Non-Weapon Threat to the Naxalite Peace Dialogue in India

Richard Mahapatra
October 21, 2004

The Ministry of Home Affairs in India is in a Catch-22 situation. In the last six months, at least seven Naxalite-affected states have written to it making an unusual demand: amend the Forest Conservation Act (FCA), 1980 to curb the spread of Naxalites. But the union home ministry mandarins are helpless: the Ministry of Environment and Forests, the nodal authority for the FCA, has refused to entertain any such demands. Outside the negotiation hall of the Andhra Pradesh(AP)-Communist Party of India-Maoist (CPI-Maoist)peace dialogue held on October 15 in Hyderabad, the Forest Conservation Act has very high potential to derail this.

During this author’s interactions with several AP state government officials present in the dialogue, it emerged very prominently that the most crucial demand of the Maoist, land reform, was impossible to attend to without amendments to the FCA. The FCA restricts activities inside forests and states have to seek permission from the Centre under this act before declassification of forests. For the conservationist lobby, the FCA is a sacred cow. For the 250 million forest dwellers, it is a wolf in sheep’s clothing. 

It may seem to many very unrelated an issue to be talked about in the context of the peace dialogue. Still, both the Union and state governments have off late realised the fact that Naxalites could only spread due to very restrictive and conservation-oriented forest laws. Forest laws like the FCA have made forests soulless islands thus alienating tribal people from the government. Naxalites groups have exploited this cleavage between government and people to spread in about 125 districts in 12 states. “Settlement of rights inside forest and access to forest produce are two central issues for us. The negotiation has to start and revolve around it,” said Ramakrishna, the charismatic state secretary of CPI (Maoist) who has come overground after two decades, to this author during a media briefing in the second week of October.

Orissa, already in the process of initiating direct dialogue with the Maoist, is desperately trying to put in place a land reform policy before the dialogue starts. However, as its emissary told recently, it is much easier to amend central laws like POTA or TADA than to initiate change in forest laws. The forest bureaucracy is just inaccessible and has a very arrogant protection-mentality. According to him, “Before coming face to face with the Naxalites, we need to do our home works on what we can do and what we can’t. The land settlement is proving to be very difficult. That is the reason why we need to involve the Union government very actively in the process.” As Orissa’s 50 per cent of forests are disputed and claimed by both forest and revenue departments, the state can’t even think of settlement of land rights without amendments to the FCA which has been applied to all forest areas. On September 25 the Orissa chief minister Navin Patnaik wrote to Prime Minister Manmohan Singh demanding that the Union government should take the initiative on the settlement of ownership right with tribal living in forestlands, and also to amend the FCA.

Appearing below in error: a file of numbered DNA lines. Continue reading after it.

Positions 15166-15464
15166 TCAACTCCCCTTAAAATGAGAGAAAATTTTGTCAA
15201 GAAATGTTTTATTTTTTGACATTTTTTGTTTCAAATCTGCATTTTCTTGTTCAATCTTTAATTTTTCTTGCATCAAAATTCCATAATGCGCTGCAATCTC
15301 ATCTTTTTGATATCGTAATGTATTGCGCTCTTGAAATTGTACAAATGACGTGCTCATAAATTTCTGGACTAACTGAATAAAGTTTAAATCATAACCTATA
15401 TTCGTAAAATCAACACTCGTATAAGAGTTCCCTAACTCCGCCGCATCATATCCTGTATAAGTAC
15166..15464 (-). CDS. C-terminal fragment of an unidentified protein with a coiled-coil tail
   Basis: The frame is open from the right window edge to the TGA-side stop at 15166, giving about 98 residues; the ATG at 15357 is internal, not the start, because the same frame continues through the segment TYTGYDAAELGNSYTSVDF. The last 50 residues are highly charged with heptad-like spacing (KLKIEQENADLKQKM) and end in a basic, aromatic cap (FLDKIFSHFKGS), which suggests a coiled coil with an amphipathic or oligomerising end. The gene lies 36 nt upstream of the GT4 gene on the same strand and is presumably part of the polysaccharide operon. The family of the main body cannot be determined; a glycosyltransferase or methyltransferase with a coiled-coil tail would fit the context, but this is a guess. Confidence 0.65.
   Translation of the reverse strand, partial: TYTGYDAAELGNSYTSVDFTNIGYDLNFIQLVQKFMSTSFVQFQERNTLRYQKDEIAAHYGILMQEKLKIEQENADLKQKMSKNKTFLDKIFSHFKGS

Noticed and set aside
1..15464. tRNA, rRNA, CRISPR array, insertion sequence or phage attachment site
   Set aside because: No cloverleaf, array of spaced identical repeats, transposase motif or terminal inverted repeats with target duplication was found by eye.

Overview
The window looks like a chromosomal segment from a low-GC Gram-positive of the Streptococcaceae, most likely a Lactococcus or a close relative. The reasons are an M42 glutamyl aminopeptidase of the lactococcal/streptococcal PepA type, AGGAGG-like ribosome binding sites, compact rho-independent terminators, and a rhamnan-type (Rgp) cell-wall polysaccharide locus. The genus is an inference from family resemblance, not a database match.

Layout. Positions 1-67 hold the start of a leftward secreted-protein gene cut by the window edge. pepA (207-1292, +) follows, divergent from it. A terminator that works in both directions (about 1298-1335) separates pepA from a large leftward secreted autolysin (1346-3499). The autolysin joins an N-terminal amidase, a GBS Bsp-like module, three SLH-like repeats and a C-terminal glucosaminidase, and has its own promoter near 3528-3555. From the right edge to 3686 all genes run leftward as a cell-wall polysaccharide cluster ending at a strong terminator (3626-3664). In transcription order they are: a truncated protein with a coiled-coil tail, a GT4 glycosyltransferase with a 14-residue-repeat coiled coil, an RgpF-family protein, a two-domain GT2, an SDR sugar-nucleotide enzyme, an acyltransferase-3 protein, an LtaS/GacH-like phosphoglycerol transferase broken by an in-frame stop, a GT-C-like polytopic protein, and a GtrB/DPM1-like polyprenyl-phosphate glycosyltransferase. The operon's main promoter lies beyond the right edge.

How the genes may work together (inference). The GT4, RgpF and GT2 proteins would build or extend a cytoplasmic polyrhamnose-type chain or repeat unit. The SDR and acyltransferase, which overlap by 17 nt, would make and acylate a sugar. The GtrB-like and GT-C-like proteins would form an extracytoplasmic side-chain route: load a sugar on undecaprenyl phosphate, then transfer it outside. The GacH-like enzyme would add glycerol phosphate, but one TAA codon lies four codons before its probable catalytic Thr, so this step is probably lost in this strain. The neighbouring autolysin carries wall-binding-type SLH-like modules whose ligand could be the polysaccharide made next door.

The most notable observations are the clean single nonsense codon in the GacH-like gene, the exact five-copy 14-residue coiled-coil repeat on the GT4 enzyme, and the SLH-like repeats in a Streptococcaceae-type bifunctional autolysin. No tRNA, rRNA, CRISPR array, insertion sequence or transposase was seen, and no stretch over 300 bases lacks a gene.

However, the apparent ignorance of the issue notwithstanding, the state and Union governments are slowly preparing the ground for a larger debate over the FCA-Naxalite interface. This debate got a fillip with the ruling United Progressive Alliance (UPA) chairperson Sonia Gandhi lending her support to the amendments to the FCA. She has recently also attributed the spread of Naxalites to the FCA-caused alienation between forest dwellers and government.

Little known to the outside world, at the September 21 meeting of the union home minister and chief ministers of Naxalite-affected states in Hyderabad, a consensus was reached that the Centre would take steps to amend the FCA so that tribal would be allowed to build houses and harvest and trade forest produce from the protected areas. The meeting also reached a consensus on speeding up forest rights settlement. It was for the second time that the state governments had put out a collective demand for amending the act earlier in 2002. The union home ministry has sent these resolutions to the environment ministry, but this time with news clippings of Sonia Gandhi’s speech asking for amendments to the FCA.

This makes one thing clear that the Maoist party has changed its strategy already. Keeping in mind the till recently crackdown by AP police, it did do brainstorming on how to spread to other areas. In 2002 it circulated a questionnaire among sympathetic intellectuals and community groups for feedback on its future agenda. Though the feedback has not been made public according to sources, forest-related issues were earmarked for future consideration. The Maoist party’s ingress to the Western Ghats in Karnataka using the eviction issue in Kudremukhe National Park is a pointer to this fact. Similarly, it taking up issues like bamboo trade-in Orissa is also a definitive symptom that in future forest issues would be significant entry point issues for the group. So rethinking the FCA is inevitable for the greater common good.

Author Note
Richard Mahapatra, currently pursuing the Prem Bhatia Memorial Scholarship to study environmental meaning of conflicts in India, is Coordinator, Environment and Poverty Unit, CSE, New Delhi